My Funny Valentine

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For the album by Miles Davis, see My Funny Valentine (album).
"My Funny Valentine"
Published 1937
Genre Jazz
Composer(s) Richard Rodgers
Lyricist(s) Lorenz Hart

"My Funny Valentine" is a show tune from the 1937 Richard Rodgers and Lorenz Hart musical Babes in Arms in which it was introduced by former child star Mitzi Green. The song became a popular jazz standard, appearing on over 1300 albums performed by over 600 artists. In 2015 it was announced that the Gerry Mulligan quartet featuring Chet Baker's version of the song was inducted into the Library of Congress's National Recording Registry for the song's "cultural, artistic and/or historical significance to American society and the nation’s audio legacy".[1]


The song is usually performed in C Minor, although for vocalists the key of B Minor is fairly common. Frank Sinatra recorded the song in B Minor, and the theatrical version was also in B Minor. Ella Fitzgerald recorded the song in G Minor.

The song follows the following chord progression (in the key of C Minor):

  • C-, C-maj7, C-7, C-6, Amaj7, F-7, D-7(5), G7(9)
  • ditto through to the F-7, then D9, B7(9)
  • (bridge) Emaj7, F-7, G-7, F-7, Emaj7, F-7, G-7, F-7, Emaj7, G7(5),C-,(B7,A7) Amaj7, D-7(5) G7,
  • C-, C-maj7, C-7, C-6, Amaj7, D-7(5) G7(9), C-, B-7 A7, Amaj7, F-7, B7(9), C-7 (preferred, or Emaj7)

This simple and classic structure makes it easy to adapt to other genres and for jazz musicians to improvise over the established chords.


Babes in Arms opened at the Shubert Theatre on Broadway, in New York City on April 14, 1937 and ran for 289 performances.[2] In the original play, a character named Billie Smith (played by Mitzi Green) sings the song to Valentine "Val" LaMar (played by Ray Heatherton).[3] In the song, Billie pokes fun at some of Valentine's characteristics, but ultimately affirms that he makes her smile and that she doesn't want him to change (the song is often sung by a man to a woman, though to say that a woman's looks are "laughable" is anomalous, and perhaps dangerous).[4] The song first hit the charts in 1945, performed by Hal McIntyre with vocals by Ruth Gaylor.[5] It only appeared for one week and hit #16.[6] In the 1955 romantic musical comedy film, Gentlemen Marry Brunettes, it was sung by Jeanne Crain (dubbed by Anita Ellis) and Alan Young, and in 1957 was sung by Kim Novak in the film Pal Joey.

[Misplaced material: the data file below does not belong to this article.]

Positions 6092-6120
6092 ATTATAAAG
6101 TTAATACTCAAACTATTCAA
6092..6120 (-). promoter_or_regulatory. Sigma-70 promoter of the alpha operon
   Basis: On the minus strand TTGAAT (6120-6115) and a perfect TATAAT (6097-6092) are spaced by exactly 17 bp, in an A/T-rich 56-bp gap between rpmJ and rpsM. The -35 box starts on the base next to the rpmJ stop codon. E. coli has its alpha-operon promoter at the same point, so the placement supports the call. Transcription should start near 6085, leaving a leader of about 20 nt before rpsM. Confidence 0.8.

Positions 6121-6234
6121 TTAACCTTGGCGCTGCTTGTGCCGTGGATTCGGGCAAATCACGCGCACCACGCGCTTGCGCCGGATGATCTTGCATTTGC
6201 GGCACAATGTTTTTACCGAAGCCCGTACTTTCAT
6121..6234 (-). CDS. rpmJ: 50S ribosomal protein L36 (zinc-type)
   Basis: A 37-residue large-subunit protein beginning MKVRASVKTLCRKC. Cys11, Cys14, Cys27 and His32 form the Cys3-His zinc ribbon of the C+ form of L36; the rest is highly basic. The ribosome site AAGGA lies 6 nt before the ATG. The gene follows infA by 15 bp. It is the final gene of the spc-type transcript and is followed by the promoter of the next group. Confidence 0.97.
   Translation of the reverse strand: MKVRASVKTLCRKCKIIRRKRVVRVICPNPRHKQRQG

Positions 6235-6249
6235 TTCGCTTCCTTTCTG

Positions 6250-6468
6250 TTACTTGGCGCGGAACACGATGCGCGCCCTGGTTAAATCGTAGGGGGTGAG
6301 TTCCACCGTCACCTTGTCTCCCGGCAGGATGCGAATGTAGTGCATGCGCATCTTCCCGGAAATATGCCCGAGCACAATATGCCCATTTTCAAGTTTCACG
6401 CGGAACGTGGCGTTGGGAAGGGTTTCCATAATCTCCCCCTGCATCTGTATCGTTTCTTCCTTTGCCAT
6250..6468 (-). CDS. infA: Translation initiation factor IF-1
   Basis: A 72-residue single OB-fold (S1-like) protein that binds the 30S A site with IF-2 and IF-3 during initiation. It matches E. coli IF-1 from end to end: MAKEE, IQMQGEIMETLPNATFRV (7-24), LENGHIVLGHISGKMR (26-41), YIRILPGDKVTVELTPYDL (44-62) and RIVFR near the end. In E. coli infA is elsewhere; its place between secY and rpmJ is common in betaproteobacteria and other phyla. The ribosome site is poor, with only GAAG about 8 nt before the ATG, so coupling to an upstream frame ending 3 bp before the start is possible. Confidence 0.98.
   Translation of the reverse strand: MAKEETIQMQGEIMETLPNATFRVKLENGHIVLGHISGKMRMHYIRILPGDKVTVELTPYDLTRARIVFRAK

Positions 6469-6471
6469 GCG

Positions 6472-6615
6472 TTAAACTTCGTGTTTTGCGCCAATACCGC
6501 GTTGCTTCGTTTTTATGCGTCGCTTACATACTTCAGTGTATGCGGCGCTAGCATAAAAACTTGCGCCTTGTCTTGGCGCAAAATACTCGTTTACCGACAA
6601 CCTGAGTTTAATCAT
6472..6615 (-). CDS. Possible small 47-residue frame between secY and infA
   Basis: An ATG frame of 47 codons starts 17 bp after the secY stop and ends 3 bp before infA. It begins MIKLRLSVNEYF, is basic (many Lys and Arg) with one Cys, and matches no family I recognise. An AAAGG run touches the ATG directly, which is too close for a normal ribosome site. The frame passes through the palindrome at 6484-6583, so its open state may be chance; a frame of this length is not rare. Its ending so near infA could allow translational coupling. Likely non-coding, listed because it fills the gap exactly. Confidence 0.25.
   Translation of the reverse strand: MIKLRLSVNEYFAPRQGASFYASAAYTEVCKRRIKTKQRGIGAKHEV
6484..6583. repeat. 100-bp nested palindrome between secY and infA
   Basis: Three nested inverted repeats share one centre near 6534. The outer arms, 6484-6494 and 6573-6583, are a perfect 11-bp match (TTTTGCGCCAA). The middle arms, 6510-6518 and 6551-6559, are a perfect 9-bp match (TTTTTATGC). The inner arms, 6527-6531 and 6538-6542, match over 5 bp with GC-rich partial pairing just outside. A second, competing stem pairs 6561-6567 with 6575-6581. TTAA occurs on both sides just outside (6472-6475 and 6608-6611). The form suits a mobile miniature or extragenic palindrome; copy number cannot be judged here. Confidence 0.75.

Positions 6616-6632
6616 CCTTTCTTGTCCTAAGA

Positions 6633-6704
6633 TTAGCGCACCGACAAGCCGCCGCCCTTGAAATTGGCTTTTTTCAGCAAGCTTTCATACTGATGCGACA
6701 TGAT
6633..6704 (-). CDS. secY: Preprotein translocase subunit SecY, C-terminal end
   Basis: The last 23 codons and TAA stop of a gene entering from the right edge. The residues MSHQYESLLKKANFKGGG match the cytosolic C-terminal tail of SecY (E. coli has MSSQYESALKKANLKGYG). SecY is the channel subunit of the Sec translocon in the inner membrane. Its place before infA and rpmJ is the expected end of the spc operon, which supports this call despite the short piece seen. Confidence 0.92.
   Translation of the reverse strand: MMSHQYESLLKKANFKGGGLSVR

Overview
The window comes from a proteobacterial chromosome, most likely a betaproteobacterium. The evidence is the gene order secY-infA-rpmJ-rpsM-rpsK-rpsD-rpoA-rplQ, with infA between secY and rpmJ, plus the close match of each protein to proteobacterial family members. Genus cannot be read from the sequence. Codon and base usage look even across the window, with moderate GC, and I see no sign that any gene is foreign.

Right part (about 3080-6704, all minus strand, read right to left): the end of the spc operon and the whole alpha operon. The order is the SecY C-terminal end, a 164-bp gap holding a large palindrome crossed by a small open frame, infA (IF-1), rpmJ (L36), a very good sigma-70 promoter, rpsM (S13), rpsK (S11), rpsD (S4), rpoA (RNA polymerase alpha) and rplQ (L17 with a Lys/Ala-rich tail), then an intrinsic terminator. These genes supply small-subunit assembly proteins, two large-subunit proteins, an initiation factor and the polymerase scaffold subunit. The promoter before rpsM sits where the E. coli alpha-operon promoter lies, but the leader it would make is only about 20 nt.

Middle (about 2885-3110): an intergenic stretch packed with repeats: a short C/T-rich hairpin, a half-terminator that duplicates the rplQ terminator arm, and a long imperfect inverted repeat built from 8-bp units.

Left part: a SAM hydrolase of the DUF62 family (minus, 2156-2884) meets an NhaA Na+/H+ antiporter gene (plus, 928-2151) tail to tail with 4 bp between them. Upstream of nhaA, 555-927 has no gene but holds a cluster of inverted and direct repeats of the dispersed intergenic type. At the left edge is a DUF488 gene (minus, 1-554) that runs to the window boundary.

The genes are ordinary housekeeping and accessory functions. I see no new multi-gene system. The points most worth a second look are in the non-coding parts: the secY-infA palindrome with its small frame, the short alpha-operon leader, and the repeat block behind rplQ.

The song is part of the Great American Songbook and has had many notable recordings (see talk page).

See also[edit]


  1. ^ "National Recording Registry To "Ac-Cent-Tchu-Ate the Positive"". The Library of Congress. 25 March 2015. Archived from the original on 23 June 2016. Retrieved 25 March 2015. 
  2. ^ Trager, James (2005). The People's Chronology: A Year-by-Year Record of Human Events from Prehistory to the Present (3 ed.). Detroit: Gale. ISBN 0805031340. 
  3. ^ Playbill from 1937 Babes in Arms theatrical performance.
  4. ^ "My Funny Valentine: Sinatra Song of the Century #9". SteynOnline. 13 February 2015. Retrieved 19 July 2016. 
  5. ^ Orodenker, M. H. (1945-01-27). "Popular Record Reviews". Billboard. 27 (4). ISSN 0006-2510. 
  6. ^ Whitburn, Joel (1992). Joel Whitburn's Pop Memories 1890-1954: The History of American Popular Music. Record Research, Inc. ISBN 0-89820-083-0.  As cited in My Funny Valentine (1937), written, compiled, and published by

Further reading[edit]

  • Bragalini, Luca (1997). "My Funny Valentine: The Disintegration of the Standard". Originally published in Musica Jazz. 
  • Cook, Richard (1999-02-12). "The Hart of the Matter". New Statesman. 128 (4423): 45. ISSN 1364-7431. 
  • Fox, Dan (2007). World's Greatest Wedding Music: 50 of the Most Requested Wedding Pieces. Alfred Music Publishing. ISBN 0-7390-4674-8. 
  • Friedwald, Will (2002). "My Funny Valentine (1937)". Stardust Memories: The Biography of Twelve of America's Most Popular Songs. New York: Random House, Inc. pp. 348–373. ISBN 0-375-42089-4. 
  • Gabbard, Krin (2004). Black Magic: White Hollywood and African American Culture. Rutgers University Press. ISBN 0-8135-3384-8. 
  • Hischak, Thomas S. (2007). The Rodgers and Hammerstein Encyclopedia. Greenwood Press. p. 189. ISBN 0-313-34140-0. 
  • Holbrook, Morris B. (2005). "The Ambi-Diegesis of "My Funny Valentine"". In Steve Lannin and Matthew Caley. Pop fiction: The Song in Cinema. Portland, OR: Intellect Books. pp. 48–62. ISBN 1-84150-078-X. 
  • Steyn, Mark (2014). "My Funny Valentine: Steyn's Song of the Week Extra". Adapted from A Song For The Season. 
  • Studwell, William Emmett (1994). The Popular Song Reader: A Sampler of Well-Known Twentieth Century-Songs. Routledge. p. 127. ISBN 1-56024-369-4. 

External links[edit]